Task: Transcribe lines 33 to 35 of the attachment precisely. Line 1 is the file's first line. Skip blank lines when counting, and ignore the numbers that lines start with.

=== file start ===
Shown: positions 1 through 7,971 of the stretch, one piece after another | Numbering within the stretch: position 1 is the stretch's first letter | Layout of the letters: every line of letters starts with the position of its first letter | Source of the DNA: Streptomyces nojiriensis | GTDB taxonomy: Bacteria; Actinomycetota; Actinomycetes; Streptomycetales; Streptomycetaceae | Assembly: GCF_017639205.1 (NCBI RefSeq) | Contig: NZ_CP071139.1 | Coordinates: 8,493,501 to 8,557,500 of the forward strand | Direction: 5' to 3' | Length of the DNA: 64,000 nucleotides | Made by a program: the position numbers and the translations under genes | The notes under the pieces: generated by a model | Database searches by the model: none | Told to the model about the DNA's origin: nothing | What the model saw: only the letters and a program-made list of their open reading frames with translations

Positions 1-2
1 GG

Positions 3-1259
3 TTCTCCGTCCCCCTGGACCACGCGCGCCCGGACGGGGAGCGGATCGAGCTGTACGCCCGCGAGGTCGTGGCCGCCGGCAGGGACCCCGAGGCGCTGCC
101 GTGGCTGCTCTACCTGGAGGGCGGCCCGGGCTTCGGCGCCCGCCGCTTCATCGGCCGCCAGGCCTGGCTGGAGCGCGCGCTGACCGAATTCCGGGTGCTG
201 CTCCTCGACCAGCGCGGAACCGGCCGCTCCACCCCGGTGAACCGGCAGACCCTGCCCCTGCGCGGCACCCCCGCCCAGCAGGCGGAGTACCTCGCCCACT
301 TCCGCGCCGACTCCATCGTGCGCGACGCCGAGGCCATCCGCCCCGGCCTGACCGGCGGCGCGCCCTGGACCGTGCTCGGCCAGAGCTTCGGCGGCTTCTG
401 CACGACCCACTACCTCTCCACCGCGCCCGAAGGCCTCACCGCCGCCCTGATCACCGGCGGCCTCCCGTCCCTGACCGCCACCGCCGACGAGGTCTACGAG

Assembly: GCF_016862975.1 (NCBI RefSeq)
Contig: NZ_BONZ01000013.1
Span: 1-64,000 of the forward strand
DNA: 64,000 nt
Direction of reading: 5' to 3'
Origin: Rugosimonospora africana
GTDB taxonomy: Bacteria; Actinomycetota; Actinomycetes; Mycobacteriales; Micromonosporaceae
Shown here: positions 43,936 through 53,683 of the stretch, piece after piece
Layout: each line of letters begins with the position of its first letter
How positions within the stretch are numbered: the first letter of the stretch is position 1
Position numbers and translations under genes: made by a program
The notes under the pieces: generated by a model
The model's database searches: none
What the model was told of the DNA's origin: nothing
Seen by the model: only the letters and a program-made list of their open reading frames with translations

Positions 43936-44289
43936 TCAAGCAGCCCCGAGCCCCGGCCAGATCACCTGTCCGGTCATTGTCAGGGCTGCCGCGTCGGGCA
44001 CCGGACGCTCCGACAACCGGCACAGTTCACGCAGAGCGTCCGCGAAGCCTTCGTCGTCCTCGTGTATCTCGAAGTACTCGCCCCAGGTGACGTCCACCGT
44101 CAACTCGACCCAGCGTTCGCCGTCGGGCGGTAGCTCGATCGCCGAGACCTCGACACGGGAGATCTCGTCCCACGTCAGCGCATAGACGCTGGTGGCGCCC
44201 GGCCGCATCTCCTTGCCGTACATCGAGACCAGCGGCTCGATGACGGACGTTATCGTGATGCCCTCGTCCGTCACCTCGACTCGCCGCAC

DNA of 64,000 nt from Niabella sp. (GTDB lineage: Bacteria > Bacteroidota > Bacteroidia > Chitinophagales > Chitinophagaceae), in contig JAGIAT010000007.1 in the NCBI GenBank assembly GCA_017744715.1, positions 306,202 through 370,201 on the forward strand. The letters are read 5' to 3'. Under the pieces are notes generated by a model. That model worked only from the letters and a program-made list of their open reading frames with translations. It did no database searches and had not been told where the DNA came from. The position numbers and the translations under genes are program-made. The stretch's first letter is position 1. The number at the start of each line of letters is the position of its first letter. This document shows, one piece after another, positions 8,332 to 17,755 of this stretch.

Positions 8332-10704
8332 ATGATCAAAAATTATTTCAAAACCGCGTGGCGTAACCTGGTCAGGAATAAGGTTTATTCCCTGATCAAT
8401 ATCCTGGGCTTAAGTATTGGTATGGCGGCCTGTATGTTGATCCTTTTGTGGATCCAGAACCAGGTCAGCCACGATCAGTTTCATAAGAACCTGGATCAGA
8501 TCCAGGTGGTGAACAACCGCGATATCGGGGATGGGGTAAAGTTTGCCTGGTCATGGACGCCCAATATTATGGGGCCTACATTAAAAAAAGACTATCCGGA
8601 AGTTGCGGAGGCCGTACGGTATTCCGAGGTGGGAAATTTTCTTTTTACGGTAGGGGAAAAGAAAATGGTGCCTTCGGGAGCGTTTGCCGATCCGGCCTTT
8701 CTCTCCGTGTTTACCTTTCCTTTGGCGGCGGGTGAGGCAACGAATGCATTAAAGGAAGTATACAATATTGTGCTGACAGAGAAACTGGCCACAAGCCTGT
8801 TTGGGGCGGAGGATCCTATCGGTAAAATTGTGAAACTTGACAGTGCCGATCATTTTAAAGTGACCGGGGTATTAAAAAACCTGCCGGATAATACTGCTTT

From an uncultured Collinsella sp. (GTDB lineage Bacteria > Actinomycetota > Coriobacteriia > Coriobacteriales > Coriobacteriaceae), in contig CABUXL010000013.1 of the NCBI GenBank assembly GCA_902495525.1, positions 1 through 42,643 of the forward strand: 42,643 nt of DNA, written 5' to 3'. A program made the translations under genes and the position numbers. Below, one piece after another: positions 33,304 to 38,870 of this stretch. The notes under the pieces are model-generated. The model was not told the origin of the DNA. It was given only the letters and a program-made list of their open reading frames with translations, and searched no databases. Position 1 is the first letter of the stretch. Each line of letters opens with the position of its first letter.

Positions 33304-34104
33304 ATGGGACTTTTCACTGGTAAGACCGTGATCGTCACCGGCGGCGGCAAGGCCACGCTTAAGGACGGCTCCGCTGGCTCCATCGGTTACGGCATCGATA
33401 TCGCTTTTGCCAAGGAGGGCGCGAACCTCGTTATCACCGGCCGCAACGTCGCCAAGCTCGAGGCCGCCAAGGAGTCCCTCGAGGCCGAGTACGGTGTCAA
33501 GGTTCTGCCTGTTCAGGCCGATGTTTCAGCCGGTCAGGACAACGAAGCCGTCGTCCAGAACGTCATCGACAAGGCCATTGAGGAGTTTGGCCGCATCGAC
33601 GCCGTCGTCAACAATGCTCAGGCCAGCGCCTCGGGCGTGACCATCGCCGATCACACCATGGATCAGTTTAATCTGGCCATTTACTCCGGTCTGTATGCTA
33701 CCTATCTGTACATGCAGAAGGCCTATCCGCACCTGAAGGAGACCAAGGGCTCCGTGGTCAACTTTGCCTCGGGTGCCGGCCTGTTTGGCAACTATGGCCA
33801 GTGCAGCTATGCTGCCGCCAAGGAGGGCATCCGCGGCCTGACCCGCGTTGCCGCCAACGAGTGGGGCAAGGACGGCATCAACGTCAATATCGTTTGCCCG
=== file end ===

8401 ATCCTGGGCTTAAGTATTGGTATGGCGGCCTGTATGTTGATCCTTTTGTGGATCCAGAACCAGGTCAGCCACGATCAGTTTCATAAGAACCTGGATCAGA
8501 TCCAGGTGGTGAACAACCGCGATATCGGGGATGGGGTAAAGTTTGCCTGGTCATGGACGCCCAATATTATGGGGCCTACATTAAAAAAAGACTATCCGGA
8601 AGTTGCGGAGGCCGTACGGTATTCCGAGGTGGGAAATTTTCTTTTTACGGTAGGGGAAAAGAAAATGGTGCCTTCGGGAGCGTTTGCCGATCCGGCCTTT